Know your policy, and know what’s covered
Texas requires drivers to purchase liability insurance policies that have a minimum value of $30,000 for bodily injury per person, $60,000 per accident, $25,000 for property damage. That’s enough for a minor accident, but if you have a severe or permanent injury, that coverage is often gone in days. Since the average charge for an overnight hospital stay is around $11,000, it’s not hard to see how quickly a victim can hit the $30,000 policy limit.
The simple reality is that the minimum auto insurance required in Texas is not enough to fully cover all damages in a serious accident. You don’t want your recovery to depend on someone else’s decision to carry enough insurance. UM/UIM insurance means you know for sure that there will be a certain amount of coverage available to you after any accident that’s not your fault, regardless of what the other driver has.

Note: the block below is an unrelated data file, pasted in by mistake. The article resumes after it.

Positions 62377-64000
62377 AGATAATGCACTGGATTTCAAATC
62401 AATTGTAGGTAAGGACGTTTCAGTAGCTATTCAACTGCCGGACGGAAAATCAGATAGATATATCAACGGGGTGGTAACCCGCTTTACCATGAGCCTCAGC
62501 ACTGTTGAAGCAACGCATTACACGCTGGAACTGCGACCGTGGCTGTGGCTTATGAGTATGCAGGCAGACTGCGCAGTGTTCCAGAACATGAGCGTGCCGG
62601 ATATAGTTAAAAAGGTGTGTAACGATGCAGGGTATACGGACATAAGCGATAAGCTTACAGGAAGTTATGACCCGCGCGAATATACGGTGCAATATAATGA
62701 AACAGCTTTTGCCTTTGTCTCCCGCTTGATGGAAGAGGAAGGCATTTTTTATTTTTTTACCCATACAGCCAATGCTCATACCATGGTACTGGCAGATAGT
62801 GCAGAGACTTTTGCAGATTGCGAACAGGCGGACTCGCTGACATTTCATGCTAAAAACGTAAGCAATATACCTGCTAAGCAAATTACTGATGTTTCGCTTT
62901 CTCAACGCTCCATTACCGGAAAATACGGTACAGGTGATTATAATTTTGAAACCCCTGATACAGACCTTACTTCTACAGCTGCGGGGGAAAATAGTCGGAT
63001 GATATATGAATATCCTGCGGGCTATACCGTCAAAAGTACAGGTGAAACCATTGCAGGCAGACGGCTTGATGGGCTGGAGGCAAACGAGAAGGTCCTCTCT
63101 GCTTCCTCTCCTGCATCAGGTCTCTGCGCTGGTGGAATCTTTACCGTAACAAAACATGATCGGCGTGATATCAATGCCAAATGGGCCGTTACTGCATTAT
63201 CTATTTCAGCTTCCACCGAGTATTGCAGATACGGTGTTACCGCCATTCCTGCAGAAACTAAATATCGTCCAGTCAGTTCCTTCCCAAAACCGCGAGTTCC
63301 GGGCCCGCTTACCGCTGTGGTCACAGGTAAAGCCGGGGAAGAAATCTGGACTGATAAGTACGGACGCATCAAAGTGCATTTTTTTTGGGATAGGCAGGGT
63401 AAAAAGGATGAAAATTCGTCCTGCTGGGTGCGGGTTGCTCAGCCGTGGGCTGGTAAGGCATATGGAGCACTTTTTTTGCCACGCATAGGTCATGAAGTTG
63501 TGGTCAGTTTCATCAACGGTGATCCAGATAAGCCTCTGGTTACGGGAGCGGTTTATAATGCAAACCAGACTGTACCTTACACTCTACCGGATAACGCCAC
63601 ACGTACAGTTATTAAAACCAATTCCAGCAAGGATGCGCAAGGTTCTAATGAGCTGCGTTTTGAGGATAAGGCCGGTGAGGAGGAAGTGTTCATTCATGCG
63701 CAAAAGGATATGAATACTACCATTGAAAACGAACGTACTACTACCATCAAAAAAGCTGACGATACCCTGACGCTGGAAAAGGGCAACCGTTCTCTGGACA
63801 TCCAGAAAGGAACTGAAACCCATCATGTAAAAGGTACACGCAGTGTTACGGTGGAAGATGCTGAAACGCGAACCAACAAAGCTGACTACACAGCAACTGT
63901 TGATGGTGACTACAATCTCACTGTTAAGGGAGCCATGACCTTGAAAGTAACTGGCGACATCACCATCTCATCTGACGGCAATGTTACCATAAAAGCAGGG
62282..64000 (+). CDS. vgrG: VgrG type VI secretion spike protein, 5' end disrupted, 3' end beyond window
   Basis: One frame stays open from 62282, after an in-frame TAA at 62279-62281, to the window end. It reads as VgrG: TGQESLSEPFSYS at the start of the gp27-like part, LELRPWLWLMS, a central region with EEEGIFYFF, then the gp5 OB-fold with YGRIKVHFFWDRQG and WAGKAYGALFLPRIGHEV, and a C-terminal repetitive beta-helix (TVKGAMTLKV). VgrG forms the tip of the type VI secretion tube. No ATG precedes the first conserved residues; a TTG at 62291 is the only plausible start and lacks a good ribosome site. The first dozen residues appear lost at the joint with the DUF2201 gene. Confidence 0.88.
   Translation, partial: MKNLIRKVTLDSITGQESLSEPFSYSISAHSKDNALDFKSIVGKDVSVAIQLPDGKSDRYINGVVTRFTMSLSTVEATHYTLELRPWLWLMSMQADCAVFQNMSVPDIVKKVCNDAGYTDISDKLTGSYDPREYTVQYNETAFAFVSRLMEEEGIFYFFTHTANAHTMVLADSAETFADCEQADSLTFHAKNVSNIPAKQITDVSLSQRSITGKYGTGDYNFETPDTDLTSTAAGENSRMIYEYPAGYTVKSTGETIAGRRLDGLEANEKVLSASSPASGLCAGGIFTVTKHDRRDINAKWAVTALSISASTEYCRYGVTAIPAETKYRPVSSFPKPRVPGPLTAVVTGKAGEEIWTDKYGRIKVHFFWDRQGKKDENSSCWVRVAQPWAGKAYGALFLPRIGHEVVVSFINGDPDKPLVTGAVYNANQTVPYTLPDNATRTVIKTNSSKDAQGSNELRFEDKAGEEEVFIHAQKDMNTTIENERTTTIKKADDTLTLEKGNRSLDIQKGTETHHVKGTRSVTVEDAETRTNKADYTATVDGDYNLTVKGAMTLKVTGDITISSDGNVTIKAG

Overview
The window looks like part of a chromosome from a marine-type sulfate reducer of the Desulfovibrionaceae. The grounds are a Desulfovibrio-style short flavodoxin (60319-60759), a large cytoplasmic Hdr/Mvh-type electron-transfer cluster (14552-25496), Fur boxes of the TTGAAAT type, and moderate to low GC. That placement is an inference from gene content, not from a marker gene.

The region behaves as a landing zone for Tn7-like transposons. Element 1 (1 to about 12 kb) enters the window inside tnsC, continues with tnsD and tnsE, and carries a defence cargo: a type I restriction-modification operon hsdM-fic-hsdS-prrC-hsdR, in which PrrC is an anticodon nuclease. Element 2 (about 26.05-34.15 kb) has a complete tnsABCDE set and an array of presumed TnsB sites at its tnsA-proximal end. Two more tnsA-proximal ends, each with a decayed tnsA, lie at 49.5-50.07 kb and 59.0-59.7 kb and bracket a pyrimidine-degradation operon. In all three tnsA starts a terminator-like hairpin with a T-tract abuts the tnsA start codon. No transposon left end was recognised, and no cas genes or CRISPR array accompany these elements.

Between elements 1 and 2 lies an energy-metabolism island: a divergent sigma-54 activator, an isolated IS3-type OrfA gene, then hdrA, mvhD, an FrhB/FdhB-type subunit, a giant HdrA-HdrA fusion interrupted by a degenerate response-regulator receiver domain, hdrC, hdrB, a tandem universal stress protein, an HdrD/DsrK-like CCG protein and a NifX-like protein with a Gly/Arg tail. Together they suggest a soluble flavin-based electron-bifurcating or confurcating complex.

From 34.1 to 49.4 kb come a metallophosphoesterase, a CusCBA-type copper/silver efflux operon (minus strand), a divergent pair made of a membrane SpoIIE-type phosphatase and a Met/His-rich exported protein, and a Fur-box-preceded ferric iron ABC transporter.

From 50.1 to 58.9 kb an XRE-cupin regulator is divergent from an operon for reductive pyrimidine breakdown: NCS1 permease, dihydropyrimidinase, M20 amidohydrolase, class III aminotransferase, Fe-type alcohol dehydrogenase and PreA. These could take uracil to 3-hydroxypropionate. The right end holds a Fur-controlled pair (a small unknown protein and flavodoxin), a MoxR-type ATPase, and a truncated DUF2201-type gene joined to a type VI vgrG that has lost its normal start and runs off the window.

The size of your UIM policy is up to you – most insurance companies allow you to add coverage in $5,000 increments. We generally recommend carrying as much as you can afford. UM/UIM is usually inexpensive, and the small increase in premiums is well worth the tens of thousands of dollars in tax-exempt coverage you’ll get if you’re in a wreck with an uninsured driver.
How a Texas car accident attorney can help
Uninsured car accidents can be complicated – and loaded with opportunities for insurance companies and third parties to deny their financial responsibility to victims. Even in an uninsured motorist claim where you’re dealing with your own insurance company, proceed with caution. At the end of the day, their job is still to make a profit, and that means paying you as little as possible.